Understanding Lebanon: the Shiite question
HOW can we make sense of the violence in Lebanon? A bewildering variety of participants has passed on and off the Lebanese stage over the past decade. Only the violence seems constant. One of the best ways to understand Lebanon and to see how peace might one day be reestablished there is to zero in on the country's increasingly pressing Shiite question. This issue has already had considerable impact on Israel's policy in the region. It is significant, too, in view of the links between Shiite radicals in Lebanon and their colleagues in Iran and elsewhere in the strategic Gulf region.
The importance of the Shiite question emerges very clearly from an examination of the long-term shifts of power inside Lebanon itself. This tiny Mediterranean country has a considerable significance at the level of the broader Middle East. But at the hub of its situation is the long-term interaction between the five major sectarian groups who make up its body politic.
Outsiders may come and go. But in the end, if history is our guide, the internal realities of relations between the Lebanese always prevail.
Amazingly, the identity of the five major groups living within Lebanon's present boundaries has not changed much for more than 900 years! These groups are the Maronite Christians, the ``Greek'' group of churches, the Sunni Muslims, the Shiite Muslims, and the Druze.
The pecking order between these five has not remained constant, however. The first half of the 19th century saw 36 years of turmoil, during which the Maronites replaced the Druze as the strongest single group in the system.
And now it is the Maronites whose ascendancy is under challenge. The challengers are the Shiites.
The Shiites not only form the most numerous single group in Lebanon today, but they have also experienced a broad social and political renaissance over the past decades.
Back in the 1940s, when the country received its independence, the Maronites were still clearly the strongest group. The idea of their numerical superiority was still defensible. Their social development was much higher than that of most Muslims. They dominated the banks and trading-houses, which brought great prosperity to the capital, Beirut.
Back then, it seemed only natural that the Maronites should be awarded the two most powerful positions in the independent Republic -- the presidency and control over the Army command.
But now the Shiites have clearly passed the Maronites in the population stakes (by about 33 to 28 percent, by some estimates). They have developed a broad cadre of university-trained professionals and business people. The first Shiite-owned bank opened its doors in Beirut in 1977, to be followed by several others. The Shiite challenge to Maronite primacy has built up in many social and economic fields. It is not surprising it has also developed a political dimension.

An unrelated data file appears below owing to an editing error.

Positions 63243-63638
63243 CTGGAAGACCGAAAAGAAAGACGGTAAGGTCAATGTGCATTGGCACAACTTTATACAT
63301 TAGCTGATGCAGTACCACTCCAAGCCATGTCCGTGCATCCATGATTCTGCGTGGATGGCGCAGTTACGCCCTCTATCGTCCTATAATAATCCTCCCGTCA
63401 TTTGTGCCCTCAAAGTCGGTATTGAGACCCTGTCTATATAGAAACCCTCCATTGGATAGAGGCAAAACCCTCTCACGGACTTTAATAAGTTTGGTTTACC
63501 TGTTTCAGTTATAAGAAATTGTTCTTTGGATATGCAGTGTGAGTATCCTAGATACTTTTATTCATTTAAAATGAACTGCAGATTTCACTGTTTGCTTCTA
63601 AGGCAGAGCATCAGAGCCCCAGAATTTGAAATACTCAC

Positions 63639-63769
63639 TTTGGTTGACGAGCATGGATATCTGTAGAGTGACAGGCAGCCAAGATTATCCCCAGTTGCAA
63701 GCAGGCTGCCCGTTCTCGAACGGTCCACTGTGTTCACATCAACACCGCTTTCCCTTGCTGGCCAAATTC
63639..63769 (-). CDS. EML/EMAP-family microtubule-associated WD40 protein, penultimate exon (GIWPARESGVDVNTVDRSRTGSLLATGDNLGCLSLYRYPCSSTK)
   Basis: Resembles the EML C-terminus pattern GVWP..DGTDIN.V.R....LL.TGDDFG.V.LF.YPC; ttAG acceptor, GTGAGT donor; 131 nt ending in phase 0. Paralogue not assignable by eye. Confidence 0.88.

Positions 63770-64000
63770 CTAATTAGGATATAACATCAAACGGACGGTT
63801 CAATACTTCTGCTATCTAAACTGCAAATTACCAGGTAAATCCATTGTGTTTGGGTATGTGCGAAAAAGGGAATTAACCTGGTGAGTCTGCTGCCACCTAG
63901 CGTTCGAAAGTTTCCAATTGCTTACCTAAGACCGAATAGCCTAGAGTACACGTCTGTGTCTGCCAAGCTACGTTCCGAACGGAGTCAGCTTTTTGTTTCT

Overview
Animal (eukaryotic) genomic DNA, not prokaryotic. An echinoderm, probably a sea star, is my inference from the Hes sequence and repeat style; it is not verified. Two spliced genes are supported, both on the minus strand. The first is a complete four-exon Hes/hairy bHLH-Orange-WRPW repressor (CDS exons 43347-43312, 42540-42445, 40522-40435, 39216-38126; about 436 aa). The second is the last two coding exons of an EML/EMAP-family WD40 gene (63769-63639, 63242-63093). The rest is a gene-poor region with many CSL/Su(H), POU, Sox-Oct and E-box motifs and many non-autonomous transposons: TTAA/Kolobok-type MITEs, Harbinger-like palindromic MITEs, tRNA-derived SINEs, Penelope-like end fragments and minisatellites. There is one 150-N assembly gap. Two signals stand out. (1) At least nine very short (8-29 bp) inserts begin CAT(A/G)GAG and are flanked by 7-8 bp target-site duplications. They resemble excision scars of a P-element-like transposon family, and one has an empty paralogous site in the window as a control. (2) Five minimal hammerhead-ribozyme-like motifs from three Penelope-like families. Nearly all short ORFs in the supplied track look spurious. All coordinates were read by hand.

What is the current importance of this unsolved ``Shiite question?'' Does it mean that no government which, like President Amin Gemayel's, is headed by a Maronite can be viable?
Not necessarily, at this stage. The majority of the Shiite constituency, as represented by the ``Amal'' movement, still favors a reformist approach rather than outright revolution. But the Amal leaders have come under increasing pressure from radicals in their own camp over the past two years.
When the Israelis invaded Lebanon in 1982, one of their chief war aims was to install a strong, pro-Israel government in Beirut -- and one which was firmly dominated by the hard-line Maronite camp.
That combination proved impossible to sustain against the opposition of the Shiites and their allies. Now, the Israelis have to try to negotiate a withdrawal agreement with a weak central government in Beirut, while their troops come under mounting pressure in south Lebanon from the increasingly hostile and self-confident Shiites.
In the Gulf region, meanwhile, Shiite radicalism continues to be a major instrument of Iranian policy -- one which is further fueled by the growth of Shiite radicalism in Lebanon.
The dynamics of Lebanon's internal Shiite question thus have considerable international repercussions. But it is not too late for the Lebanese government and its friends in the West to tackle it at the source, starting with a recognition that the Amal leadership's most pressing demands have to be addressed. These center around the withdrawal of foreign forces from Lebanon and movement toward meaningful political reform.
The alternative, if such reasonable concerns are not addressed, is that the radical strand in Lebanese Shiite society will grow ever stronger. That promises that the Shiite question -- in Lebanon and elsewhere -- will only become more explosive.
Helena Cobban is a free-lance writer who was based in the Middle East from 1976 to 1981.